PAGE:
A naive coloring function cannot be a winning strategy. Indeed, by pigeonhole principle, it exists a color $$q$$ represented $$\Omega(n)$$ times in the first half of the grid. We note $$Q = \{ (x,y) \in [1:n]^2 | y \leq n/2, c(x,y) = q \}$$ with $$|Q| = \Theta(n)$$. We note, $$(x_{min}, y_{min})$$ (resp. $$(x_{max}, y_{max})$$) the couple of coordinates of $$Q$$ where $$y_{min}$$ (resp. $$y_{max}$$) is the minimum (resp. maximum) height $$y$$ for a pair $$(x,y) \in Q$$. Bob can simply choose $$B = B_{up} \cup B_{down} \cup \{ q \}$$ where $$B_{up}$$ represents the colors above $$q$$ at a height below $$n/2$$ ($$B_{up} = \{ (x_{min},y) | y \in [y_{min}: \lfloor n/2 \rfloor] \}$$) and $$B_{down}$$ represents the colors below $$q$$ ($$B_{down} = \{ (x_{max},y) | y \in [1: y_{max}] \}$$). We still have $$|B| \leq n$$ and the score will be the result of $$\Theta(n)$$ columns of height $$\Theta(n/2)$$ that is $$\Theta(n^2)$$ (and so $$\Omega(n^2)$$ too). In the example we could have $$q = 1$$, $$(x_{min}, y_{min}) = (1,1)$$, $$(x_{max}, y_{max}) = (3,2)$$, $$B_{down} = \{ 3 \}$$, $$B_{up} = \{ 11 \}$$.

Intuitively, to beat Alice in case of non naive coloring, Bob should find $$n$$ colors that are often in the same filled columns.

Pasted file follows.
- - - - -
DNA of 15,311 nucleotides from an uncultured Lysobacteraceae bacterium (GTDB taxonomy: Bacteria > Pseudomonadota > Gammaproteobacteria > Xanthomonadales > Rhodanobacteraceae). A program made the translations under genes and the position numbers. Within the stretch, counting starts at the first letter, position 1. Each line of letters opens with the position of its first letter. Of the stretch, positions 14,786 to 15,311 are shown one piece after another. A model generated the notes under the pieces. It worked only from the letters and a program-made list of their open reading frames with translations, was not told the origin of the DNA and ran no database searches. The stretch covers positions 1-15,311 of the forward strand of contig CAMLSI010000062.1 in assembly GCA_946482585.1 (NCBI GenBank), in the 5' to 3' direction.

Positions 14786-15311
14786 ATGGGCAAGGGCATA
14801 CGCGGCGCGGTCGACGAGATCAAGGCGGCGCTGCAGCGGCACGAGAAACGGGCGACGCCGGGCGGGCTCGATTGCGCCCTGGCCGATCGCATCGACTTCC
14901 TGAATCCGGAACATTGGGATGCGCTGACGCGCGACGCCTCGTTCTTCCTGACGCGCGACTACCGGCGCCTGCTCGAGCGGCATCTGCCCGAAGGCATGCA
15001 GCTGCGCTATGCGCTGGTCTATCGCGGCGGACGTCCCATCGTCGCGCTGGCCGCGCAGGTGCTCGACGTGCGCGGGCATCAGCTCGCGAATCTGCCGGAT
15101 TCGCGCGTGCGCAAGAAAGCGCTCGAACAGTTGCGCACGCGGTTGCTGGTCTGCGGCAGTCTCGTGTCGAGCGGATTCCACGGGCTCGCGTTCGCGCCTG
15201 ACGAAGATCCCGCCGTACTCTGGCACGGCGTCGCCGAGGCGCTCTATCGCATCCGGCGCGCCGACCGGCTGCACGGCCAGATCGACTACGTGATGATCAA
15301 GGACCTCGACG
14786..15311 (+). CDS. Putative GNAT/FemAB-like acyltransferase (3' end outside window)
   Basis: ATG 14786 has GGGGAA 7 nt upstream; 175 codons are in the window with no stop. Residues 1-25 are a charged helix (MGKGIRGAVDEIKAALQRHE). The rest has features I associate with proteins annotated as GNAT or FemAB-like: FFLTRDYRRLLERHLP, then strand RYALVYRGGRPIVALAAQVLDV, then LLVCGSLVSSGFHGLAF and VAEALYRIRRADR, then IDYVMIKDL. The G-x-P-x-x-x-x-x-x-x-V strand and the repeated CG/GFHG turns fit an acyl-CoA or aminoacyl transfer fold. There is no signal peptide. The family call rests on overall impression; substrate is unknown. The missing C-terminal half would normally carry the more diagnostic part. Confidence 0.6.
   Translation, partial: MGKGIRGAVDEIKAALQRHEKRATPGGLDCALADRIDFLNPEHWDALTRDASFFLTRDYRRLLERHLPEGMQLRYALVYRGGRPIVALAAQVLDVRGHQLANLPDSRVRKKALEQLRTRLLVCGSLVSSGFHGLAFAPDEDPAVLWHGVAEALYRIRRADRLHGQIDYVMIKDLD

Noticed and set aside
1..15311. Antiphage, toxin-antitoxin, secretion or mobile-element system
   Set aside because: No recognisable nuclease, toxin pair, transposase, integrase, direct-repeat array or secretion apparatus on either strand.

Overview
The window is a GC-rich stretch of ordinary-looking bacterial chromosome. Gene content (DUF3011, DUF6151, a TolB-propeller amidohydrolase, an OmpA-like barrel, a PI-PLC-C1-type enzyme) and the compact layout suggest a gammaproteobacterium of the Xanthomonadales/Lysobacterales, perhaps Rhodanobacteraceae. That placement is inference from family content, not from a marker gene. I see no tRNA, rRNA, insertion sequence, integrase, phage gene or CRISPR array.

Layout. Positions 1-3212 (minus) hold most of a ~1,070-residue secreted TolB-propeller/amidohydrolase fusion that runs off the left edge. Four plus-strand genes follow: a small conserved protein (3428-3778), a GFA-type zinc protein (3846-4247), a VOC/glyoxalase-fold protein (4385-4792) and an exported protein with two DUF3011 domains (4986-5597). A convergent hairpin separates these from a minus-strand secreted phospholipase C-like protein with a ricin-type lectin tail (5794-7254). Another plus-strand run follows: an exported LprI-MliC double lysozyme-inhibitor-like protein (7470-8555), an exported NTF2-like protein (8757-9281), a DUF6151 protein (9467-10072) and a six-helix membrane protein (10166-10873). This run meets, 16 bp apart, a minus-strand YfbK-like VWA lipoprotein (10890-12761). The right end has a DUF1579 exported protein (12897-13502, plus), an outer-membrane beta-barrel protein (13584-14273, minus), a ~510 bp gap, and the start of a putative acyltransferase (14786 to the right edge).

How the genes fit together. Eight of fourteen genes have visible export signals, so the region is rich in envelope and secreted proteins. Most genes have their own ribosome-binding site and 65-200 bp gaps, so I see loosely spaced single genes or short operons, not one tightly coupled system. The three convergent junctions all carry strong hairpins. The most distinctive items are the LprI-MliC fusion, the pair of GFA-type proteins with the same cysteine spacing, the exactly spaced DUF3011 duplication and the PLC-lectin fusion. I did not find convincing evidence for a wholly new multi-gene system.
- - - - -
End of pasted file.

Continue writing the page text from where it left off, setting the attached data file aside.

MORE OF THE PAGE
• As a (minor) side note, the rule "Bob wins if $V_c(B)$ is $\Omega(n^2)$" technically does not leave us with any way to judge if a particular game is a victory. Suppose we are playing on a $100 \times 100$ grid and Bob does really badly and scores $6$ points. Is that $0.0006 n^2$, which is $\Omega(n^2)$? That can't be meaningfully answered. Better to forget "winning" entirely and just ask "Does Bob have a strategy that asymptotically scores $\Omega(n^2)$ points?" May 5, 2022 at 18:27

The number of ways to choose a histogram with area $$S$$ is at most the number of ways to write $$S = S_1 + S_2 + \dots + S_n$$ where $$S_1, S_2, \dots, S_n$$ are nonnegative integers, which is $$\binom{S+n-1}{n-1}$$. The number of ways to choose $$n$$ colors is $$\binom{3n}{n}$$. Finally, the probability that a given histogram with area $$S$$ only contains $$n$$ fixed colors, when we color at random, is $$(\frac{n}{3n})^S = (\frac13)^S$$.
Therefore in a random coloring, the expected number of histograms of area $$S$$ that have only $$n$$ or fewer colors is at most $$\binom{S+n-1}{n-1} \binom{3n}{n} (\frac13)^S$$.
Very crudely, we can bound $$\binom{S+n-1}{n-1}$$ by $$2^{S+n}$$ and $$\binom{3n}{n}$$ by $$2^{3n}$$, getting $$2^{S+4n}3^{-S}$$. So if we set $$S = 7n$$, the expectation is at most $$2^{11n}3^{-7n} = (\frac{2048}{2187})^n$$, which is always less than $$1$$ and tends to $$0$$ in the limit.
To score at least $$n+S$$ points, Bob must find a histogram of area at least $$S$$ that has only $$n$$ colors in it. Therefore with a positive (and usually very high) probability, a random coloring will not leave Bob with a way to score $$8n$$ points.